Morbidity and mortality associated with ventral skull base surgery: analysis of the National Surgical Quality Improvement Program

Roshansa Singh, Sana H. Siddiqui, Yonghee Choi, Monica C. Azmy, Nirali M. Patel, Jordon G. Grube, Wayne D. Hsueh, Soly Baredes, Jean Anderson Eloy

Research output: Contribution to journalArticlepeer-review

8 Scopus citations


Background: Ventral skull base (VSB) surgery has associated morbidity and mortality that is poorly defined. In this study we aim to identify factors associated with adverse events in VSB surgery. Methods: We queried the database of the American College of Surgeons National Surgical Quality Improvement Program for cases of VSB surgery during the period 2005-2014. Patients with complications, readmissions, reoperations, or mortality were compared to those without adverse events. Results: Nine hundred patients were included; 253 (28.1%) had complications, underwent reoperation, were readmitted, or died. These patients were older (42.6% vs 32.8, p = 0.032) and had higher rates of congestive heart failure (CHF) (3.2% vs 0.2%, p < 0.0001), disseminated cancer (8.3% vs 4.6%, p = 0.032), and preoperative sepsis (8.7% vs 2.2%, p < 0.0001). Other comorbidities included long-term steroid use (13.4% vs 9.0%, p = 0.046) and higher rates of preoperative transfusion (2.4% vs 0%, p < 0.0001). The most common complication was bleeding (13.7%). Preoperative systemic sepsis (odds ratio [OR], 2.6; 95% confidence interval [CI], 1.0-6.6) and lower hematocrit (OR, 2.1; 95% CI, 1.4-3.4) were more likely to be associated with a complication. Those with disseminated cancer (OR, 12.0; 95% CI, 2.9-50.5) were more likely to experience 30-day mortality. Black patients had lower rates of reoperation (OR, 0.3; 95% CI, 0.1-0.8), whereas patients with CHF (OR, 12.6; 95% CI, 1.7-94.4) and hypertension (OR, 2.1; 95% CI, 1.1-4.0) had higher rates of reoperation. Predictors of extended length of stay were Hispanic ethnicity (OR, 2.2; 95% CI, 1.2-4.1) and lower hematocrit (OR, 2.3; 95% CI, 1.5-3.6). Conclusion: VSB surgery can involve significant morbidity and mortality, and thus identifying risk factors allows for better prognostication and delivery of care in these patients.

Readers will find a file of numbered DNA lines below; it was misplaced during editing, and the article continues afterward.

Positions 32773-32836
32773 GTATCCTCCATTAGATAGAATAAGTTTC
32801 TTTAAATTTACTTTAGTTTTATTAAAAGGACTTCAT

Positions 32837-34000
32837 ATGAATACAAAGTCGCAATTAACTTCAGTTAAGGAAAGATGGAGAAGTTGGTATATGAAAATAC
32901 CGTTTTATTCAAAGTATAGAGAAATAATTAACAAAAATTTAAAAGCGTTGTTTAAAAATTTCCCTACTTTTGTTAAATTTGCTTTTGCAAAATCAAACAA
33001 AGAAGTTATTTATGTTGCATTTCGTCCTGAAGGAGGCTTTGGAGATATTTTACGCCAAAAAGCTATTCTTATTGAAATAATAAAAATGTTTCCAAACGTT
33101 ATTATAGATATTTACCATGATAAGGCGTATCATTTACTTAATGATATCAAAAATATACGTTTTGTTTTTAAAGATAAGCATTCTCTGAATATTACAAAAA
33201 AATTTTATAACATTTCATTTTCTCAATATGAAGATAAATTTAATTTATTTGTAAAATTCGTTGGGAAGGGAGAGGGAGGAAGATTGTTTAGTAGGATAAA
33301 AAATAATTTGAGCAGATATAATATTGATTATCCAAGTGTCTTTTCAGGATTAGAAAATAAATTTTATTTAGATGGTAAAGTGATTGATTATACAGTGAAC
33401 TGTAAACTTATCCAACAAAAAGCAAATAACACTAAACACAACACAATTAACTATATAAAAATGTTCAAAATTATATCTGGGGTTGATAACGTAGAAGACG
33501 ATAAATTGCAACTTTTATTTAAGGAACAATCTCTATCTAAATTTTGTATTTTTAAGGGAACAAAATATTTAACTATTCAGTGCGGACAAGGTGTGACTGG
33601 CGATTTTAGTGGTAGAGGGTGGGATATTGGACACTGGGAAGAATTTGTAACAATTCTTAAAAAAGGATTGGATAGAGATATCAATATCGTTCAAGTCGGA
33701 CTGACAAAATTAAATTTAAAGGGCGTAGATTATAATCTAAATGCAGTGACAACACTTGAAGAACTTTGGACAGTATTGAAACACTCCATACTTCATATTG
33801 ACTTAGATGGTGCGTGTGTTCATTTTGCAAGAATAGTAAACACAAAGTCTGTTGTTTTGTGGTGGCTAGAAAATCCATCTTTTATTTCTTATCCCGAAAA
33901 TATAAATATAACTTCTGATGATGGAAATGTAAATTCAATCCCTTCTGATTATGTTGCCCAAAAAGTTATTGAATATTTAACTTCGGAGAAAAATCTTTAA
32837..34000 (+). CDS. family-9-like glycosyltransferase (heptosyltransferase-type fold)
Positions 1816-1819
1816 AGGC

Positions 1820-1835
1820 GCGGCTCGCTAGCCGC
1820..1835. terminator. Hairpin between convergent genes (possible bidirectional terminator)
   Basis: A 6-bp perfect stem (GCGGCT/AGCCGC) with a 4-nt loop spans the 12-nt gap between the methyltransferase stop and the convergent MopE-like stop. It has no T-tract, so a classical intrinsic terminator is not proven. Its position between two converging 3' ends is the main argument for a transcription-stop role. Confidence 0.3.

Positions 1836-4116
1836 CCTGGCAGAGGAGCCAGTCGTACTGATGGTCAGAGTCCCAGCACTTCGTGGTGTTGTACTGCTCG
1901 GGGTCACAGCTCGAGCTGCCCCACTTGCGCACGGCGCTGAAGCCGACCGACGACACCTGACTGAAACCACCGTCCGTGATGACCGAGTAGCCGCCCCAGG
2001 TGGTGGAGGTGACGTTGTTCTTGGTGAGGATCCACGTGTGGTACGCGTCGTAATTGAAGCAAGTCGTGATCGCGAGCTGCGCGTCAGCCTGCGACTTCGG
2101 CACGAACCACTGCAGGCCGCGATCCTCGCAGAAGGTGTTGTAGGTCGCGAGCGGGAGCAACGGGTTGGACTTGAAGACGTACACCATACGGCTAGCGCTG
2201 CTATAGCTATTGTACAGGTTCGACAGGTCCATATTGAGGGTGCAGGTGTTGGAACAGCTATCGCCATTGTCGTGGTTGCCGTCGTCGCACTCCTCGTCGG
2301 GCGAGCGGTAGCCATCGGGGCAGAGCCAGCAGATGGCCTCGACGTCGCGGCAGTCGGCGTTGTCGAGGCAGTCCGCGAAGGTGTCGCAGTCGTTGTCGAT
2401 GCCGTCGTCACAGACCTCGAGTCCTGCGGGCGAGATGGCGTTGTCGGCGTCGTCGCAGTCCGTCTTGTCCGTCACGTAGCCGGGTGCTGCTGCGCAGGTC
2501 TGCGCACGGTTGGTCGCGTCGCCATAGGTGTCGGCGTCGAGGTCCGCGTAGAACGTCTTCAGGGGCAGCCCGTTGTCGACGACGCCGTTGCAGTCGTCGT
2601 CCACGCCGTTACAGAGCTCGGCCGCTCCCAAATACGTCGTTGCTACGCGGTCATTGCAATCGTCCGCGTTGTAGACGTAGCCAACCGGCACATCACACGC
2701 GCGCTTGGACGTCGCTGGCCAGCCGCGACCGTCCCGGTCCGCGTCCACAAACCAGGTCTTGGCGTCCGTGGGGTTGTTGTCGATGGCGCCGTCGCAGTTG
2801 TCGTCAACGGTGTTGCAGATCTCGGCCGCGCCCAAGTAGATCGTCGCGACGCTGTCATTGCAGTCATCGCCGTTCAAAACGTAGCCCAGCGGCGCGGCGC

Original languageEnglish (US)
Pages (from-to)1485-1491
Number of pages7
JournalInternational Forum of Allergy and Rhinology
Issue number12
StatePublished - Dec 1 2019

All Science Journal Classification (ASJC) codes

  • Immunology and Allergy
  • Otorhinolaryngology


  • National Surgical Quality Improvement Program
  • morbidity
  • mortality
  • rhinologic surgery
  • skull base surgery
  • ventral skull base surgery


Dive into the research topics of 'Morbidity and mortality associated with ventral skull base surgery: analysis of the National Surgical Quality Improvement Program'. Together they form a unique fingerprint.

Cite this